Application of a unique monoclonal antibody as a marker for nonproliferating subpopulations of cells of some tissue.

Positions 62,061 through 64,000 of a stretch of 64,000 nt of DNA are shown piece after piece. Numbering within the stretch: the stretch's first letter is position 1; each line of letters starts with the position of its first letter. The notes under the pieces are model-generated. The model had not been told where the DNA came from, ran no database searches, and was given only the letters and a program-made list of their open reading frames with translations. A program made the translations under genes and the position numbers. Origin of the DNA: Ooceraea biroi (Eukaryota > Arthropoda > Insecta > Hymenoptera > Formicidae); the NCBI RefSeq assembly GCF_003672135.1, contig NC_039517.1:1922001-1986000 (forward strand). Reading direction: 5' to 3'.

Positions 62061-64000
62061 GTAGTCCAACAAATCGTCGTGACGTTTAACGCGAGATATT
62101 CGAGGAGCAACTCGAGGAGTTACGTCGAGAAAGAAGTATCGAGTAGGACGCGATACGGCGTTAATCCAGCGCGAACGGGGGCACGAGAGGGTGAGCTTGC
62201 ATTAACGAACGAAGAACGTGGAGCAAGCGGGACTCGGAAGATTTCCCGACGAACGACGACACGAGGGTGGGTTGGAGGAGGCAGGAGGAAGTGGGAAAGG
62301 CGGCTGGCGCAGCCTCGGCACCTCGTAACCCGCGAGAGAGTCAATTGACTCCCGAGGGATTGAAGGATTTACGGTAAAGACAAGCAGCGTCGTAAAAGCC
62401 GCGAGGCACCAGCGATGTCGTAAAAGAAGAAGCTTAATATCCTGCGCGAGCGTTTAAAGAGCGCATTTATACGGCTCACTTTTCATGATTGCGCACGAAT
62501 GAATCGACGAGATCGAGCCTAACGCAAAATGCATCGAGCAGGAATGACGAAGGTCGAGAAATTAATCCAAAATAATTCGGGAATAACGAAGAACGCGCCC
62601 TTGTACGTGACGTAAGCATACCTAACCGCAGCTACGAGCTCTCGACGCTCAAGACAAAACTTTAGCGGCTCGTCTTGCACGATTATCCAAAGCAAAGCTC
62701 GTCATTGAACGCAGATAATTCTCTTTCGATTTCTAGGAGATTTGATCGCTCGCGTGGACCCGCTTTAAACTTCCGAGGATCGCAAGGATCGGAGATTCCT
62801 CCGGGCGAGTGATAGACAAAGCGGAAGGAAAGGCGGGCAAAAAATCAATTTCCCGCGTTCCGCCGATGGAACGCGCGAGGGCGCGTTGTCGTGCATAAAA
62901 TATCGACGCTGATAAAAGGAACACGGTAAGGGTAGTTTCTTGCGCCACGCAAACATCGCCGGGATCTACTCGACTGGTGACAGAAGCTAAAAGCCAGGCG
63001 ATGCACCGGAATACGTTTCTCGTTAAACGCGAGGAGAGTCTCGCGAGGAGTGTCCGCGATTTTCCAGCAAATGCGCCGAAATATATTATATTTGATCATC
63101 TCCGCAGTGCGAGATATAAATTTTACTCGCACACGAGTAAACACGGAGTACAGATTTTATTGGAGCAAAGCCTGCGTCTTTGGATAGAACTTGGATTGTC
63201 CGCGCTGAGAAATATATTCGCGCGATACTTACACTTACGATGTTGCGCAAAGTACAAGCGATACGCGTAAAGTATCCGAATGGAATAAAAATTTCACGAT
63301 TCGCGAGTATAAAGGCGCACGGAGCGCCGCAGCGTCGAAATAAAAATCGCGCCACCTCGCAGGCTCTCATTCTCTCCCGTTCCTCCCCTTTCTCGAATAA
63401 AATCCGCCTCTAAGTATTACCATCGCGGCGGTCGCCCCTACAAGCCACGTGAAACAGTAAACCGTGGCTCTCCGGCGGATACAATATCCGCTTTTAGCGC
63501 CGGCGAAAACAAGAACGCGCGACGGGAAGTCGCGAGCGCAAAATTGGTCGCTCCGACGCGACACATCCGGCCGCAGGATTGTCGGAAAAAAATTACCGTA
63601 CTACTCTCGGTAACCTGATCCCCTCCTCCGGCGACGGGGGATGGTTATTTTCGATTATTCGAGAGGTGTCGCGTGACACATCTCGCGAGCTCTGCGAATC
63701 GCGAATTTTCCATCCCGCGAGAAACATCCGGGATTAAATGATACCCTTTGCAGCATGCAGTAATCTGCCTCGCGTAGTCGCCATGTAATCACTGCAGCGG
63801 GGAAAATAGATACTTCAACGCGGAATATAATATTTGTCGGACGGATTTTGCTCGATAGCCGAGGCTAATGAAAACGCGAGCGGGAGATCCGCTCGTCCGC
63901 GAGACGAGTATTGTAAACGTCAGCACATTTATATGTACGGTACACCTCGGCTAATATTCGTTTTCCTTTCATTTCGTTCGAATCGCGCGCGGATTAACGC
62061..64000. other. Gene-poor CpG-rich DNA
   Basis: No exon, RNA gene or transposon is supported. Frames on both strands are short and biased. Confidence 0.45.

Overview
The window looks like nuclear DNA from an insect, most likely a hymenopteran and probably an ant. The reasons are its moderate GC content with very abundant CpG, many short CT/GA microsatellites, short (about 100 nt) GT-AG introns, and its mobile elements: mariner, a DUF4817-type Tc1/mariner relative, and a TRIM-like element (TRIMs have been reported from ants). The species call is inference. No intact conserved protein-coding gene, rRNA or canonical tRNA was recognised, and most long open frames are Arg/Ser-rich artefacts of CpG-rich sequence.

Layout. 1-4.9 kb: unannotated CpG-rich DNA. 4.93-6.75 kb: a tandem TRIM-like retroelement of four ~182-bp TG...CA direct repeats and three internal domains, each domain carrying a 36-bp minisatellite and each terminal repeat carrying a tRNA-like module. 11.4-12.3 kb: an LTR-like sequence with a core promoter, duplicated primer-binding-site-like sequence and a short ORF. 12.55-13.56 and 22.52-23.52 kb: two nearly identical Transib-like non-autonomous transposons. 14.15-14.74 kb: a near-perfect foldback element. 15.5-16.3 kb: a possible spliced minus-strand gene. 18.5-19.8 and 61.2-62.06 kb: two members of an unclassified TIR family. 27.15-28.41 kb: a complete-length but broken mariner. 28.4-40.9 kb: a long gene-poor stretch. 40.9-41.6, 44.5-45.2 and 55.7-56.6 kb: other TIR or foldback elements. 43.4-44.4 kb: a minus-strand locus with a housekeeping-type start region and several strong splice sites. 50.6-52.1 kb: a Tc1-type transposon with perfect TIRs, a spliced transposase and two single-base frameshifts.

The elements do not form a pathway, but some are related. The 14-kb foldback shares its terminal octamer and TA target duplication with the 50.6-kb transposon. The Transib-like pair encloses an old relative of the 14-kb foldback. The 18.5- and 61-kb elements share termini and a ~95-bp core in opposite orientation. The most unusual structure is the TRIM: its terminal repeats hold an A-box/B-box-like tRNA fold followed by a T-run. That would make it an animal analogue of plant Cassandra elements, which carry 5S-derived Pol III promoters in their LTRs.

A monoclonal antibody (clone S-30), directed to a protein of 57,000 daltons, was developed from the fusion of mouse myeloma cells and the spleen cells of mice injected with cytoskeletal extracts of fibroblasts that have been aged in in vitro culturing conditions according to a schedule of serial passaging (Cristofalo VJ, Charpentier R: J Tissue Culture Meth 6:117, 1981; Wang E: J Cell Biol, submitted). The staining activity of S-30 antibody was observed exclusively in the nuclei of nonproliferating senescent fibroblasts, but not in their young counterparts. Immunolocalization of S-30 antibody in frozen tissues from various sites reveals the positive staining reaction in the nuclear envelope region in those cells that are at the final stage of differentiation and are no longer replicating. These tissue sites include epithelial cells of the suprabasal layer of epidermis, hair sheath, and tongue, a subpopulation of fibroblasts in the dermis, chondrocytes, hepatocytes, and cells of cardiac muscle. The absence of S-30 staining activity was noted in tissues such as simple epithelium located in the gastrointestinal tract and kidney, and keratinocytes in the basal layer. These results suggest that the S-30 antibody can be used as a marker for nonproliferating cells both in cultured fibroblasts and in some tissues. It seems that the mechanism that controls the cessation of cell proliferation is related, in part, to the postmitotic expression of the 57,000 dalton protein.
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